What, Why Democracy?
Research and Film Projects about Democracy:
Students, Academics and Filmmakers United
Why do political regimes and institutions develop how they do, where they do? What does democracy mean? How do people view democracy, and are there different opinions around the world? Why are some countries democratic and others not? In this project, which started in 2011, students apply their acquired theoretical and academic knowledge in practice, by working on both academic research projects and film projects. This What, Why Democracy Project is developed and led by Renske Doorenspleet, and is embedded in the module on comparative politics PO233.
In term 1 and term 2, students work on their own individual research proposal on the topic ‘what, why democracy’ in which they develop an interesting and relevant research question, describe the relevant theories, concepts and measurements, compare countries, and collect and analyse empirical data. The aim is to put research-led teaching into practice, to work on own research projects, to develop research skills, to write findings down in an academic article, to send it to journals such as Reinvention and to present resarch at conferences such as the BCUR.
Jenni, Ben and Giulia (not in picture), and Jure (in middle of the photo), presented their resarch project on democracy (developed in PO233 comparative politics module) at the British Conference of Undergraduate Research, which invites students from all disciplines to submit their work in various forms including poster presentations, papers or creative outputs, see www.bcur.org. Picture is made by IATL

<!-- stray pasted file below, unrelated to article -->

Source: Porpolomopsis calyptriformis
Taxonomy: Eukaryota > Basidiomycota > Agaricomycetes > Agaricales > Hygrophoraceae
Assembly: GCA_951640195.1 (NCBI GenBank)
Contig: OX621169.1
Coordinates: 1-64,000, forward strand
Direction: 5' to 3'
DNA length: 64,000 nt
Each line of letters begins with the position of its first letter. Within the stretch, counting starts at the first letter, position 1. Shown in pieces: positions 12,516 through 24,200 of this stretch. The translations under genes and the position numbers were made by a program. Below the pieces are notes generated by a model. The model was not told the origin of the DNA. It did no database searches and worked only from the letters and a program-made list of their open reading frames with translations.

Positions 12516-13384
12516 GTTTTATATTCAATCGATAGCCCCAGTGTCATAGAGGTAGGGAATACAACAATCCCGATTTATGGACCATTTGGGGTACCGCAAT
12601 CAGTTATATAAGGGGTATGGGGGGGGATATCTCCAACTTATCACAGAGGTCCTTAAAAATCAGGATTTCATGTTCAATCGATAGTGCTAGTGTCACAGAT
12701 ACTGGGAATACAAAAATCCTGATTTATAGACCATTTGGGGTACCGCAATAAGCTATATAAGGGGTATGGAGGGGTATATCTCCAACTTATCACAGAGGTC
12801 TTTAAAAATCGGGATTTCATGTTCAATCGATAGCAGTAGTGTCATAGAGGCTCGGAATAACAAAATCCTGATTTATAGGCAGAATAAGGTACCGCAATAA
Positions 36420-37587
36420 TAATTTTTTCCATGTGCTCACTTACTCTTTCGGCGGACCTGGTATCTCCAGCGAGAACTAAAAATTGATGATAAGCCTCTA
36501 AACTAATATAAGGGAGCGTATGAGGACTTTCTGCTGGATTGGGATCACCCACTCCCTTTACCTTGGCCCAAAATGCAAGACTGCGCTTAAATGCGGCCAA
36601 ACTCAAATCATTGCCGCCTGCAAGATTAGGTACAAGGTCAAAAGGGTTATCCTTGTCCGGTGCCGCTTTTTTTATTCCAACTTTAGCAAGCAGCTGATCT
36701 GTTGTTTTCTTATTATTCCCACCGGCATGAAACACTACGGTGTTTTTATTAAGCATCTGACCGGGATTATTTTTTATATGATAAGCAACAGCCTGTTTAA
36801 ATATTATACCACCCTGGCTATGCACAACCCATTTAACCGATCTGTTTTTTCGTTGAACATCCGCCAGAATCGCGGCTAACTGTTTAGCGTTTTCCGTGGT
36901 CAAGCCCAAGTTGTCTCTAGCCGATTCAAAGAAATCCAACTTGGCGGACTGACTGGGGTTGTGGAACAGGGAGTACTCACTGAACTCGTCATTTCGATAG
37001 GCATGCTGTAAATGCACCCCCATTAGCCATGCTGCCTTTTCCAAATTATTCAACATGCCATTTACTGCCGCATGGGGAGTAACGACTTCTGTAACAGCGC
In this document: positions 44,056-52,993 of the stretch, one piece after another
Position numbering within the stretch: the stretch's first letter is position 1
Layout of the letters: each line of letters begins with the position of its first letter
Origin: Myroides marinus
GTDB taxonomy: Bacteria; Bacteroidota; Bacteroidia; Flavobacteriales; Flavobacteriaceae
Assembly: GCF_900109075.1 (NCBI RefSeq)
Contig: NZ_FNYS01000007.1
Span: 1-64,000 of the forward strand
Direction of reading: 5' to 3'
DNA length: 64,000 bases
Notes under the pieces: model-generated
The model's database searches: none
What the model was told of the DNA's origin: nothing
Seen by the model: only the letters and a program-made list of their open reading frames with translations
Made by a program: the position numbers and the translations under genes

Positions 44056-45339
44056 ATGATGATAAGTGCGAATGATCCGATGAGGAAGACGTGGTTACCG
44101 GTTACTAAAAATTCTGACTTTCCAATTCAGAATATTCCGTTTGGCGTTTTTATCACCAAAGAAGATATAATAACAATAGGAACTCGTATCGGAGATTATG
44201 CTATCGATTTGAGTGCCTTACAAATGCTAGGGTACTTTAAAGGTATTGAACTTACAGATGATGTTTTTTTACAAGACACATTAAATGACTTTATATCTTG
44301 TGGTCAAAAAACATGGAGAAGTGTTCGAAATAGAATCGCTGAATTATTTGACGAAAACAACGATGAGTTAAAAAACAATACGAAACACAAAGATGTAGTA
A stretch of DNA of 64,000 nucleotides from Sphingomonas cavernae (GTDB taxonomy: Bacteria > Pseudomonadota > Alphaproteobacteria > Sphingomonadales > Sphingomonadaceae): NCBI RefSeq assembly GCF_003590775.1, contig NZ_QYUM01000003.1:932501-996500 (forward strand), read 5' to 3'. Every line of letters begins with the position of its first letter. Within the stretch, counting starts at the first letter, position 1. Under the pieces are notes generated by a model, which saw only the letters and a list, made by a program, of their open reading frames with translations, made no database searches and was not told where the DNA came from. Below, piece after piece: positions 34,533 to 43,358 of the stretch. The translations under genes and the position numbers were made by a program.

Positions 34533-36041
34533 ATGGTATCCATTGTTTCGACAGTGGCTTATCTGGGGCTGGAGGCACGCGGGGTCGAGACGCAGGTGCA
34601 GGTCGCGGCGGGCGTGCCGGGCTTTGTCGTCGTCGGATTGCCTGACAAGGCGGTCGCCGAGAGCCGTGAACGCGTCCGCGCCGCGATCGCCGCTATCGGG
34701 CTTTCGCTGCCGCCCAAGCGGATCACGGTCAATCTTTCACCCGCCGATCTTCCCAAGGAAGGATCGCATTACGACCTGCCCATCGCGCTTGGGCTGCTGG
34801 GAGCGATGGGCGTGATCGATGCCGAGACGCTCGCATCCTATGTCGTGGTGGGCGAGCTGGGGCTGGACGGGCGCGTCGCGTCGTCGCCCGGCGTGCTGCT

Jure Jerich was invited to present his poster on 'democracy-building in Bosnia-Herzegovina' at an BCUR event, which had been staged in Parliament, and it brought together students from 10 universities to give presentations of their projects at Westminster.
In term 2, students get the opportunity to develop other skills, such as film making and working together in small groups. Students make their own film (of around 3 minutes) on the topic ‘what, why democracy’ – hence using their acquired academic, theoretical and empirical knowledge from the module on comparative politics PO233. The aims are to develop new skills for students, combine academic and creative ways of working, to use interdisciplinary approaches, and to engage with global events and culture.
Helen and Leslie working on their short film 'what does democracy mean to you?'
‘What Why Democracy Festival’, for all students and staff Warwick:
At the beginning of term 3, the Centre for Studies in Democratization organizes a ‘What Why Democracy Festival’. At this festival, students get the opportunity to present both their academic research projects and their films on ‘what, why democracy?’ A professional film maker is invited to present her own films related to democracy and other topics in the field of comparative politics, and she will watch and comment the short films made by the students. The aims of such an event are to put theoretical knowledge into practice, and to build a bridge between academics, students and film makers working on the same topics in comparative politics.